Silent Realities

Family services, parent involvement, and other social services staff may use this resource to design programs to help young children cope with traumatic events.

Preventing and Identifying Shaken Baby Syndrome and Abusive Head Trauma

All programs should have a policy and procedure to identify and prevent shaken baby syndrome and abusive head trauma. All caregivers/teachers who are in direct contact with children, including substitute caregivers/teachers and volunteers, should receive training on preventing shaken baby syndrome and abusive head trauma; recognition of potential signs and symptoms of shaken baby syndrome and abusive head trauma; strategies for coping with a crying, fussing, or distraught child; and the development and vulnerabilities of the brain in infancy and early childhood.

Recognizing and Reporting Suspected Child Abuse, Neglect, and Exploitation

Because caregivers/teachers are mandated reporters of child abuse and neglect, each program should have a written policy for reporting child abuse and neglect. The written policy should specify that in any instance where there is reasonable cause to believe that child abuse or neglect has occurred, the individual who suspects child abuse or neglect should report directly to the child abuse reporting hotline,  child protective services, or the police, as required by state and local laws.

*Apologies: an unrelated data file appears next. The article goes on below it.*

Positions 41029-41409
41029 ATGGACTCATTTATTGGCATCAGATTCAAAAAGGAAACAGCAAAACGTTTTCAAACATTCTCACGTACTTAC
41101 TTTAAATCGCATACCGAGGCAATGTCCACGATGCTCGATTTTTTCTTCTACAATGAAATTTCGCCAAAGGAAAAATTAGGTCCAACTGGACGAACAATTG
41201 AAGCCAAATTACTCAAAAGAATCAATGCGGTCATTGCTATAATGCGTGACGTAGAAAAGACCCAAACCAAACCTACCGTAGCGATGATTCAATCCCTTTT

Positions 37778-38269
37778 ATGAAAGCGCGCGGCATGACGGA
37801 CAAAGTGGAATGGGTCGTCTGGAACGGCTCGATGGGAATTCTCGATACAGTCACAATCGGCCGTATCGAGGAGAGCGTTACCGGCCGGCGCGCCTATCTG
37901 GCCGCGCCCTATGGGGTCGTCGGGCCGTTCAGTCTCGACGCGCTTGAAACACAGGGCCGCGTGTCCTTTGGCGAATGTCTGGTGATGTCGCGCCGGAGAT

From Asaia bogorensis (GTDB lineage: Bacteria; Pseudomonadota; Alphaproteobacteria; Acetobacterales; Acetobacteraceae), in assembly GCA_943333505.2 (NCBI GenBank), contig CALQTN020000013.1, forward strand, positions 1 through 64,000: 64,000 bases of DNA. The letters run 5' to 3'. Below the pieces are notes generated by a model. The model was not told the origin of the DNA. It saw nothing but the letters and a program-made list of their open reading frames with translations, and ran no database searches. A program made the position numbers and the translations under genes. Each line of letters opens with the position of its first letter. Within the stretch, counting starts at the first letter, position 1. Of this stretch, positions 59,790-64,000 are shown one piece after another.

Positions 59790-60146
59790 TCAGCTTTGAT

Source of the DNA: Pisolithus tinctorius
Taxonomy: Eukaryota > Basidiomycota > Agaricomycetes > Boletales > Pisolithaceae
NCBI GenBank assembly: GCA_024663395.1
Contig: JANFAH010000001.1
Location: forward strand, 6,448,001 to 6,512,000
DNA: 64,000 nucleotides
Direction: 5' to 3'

Child Abuse and Neglect Education

Caregivers/teachers should be educated on child abuse and neglect to establish child abuse and neglect prevention and recognition strategies for children, caregivers/teachers, and parents/guardians. The education should address physical, sexual, and psychological or emotional abuse and neglect. Caregivers/teachers are mandatory reporters of child abuse or neglect. Caregivers/teachers should be trained in compliance with their state's child abuse reporting laws.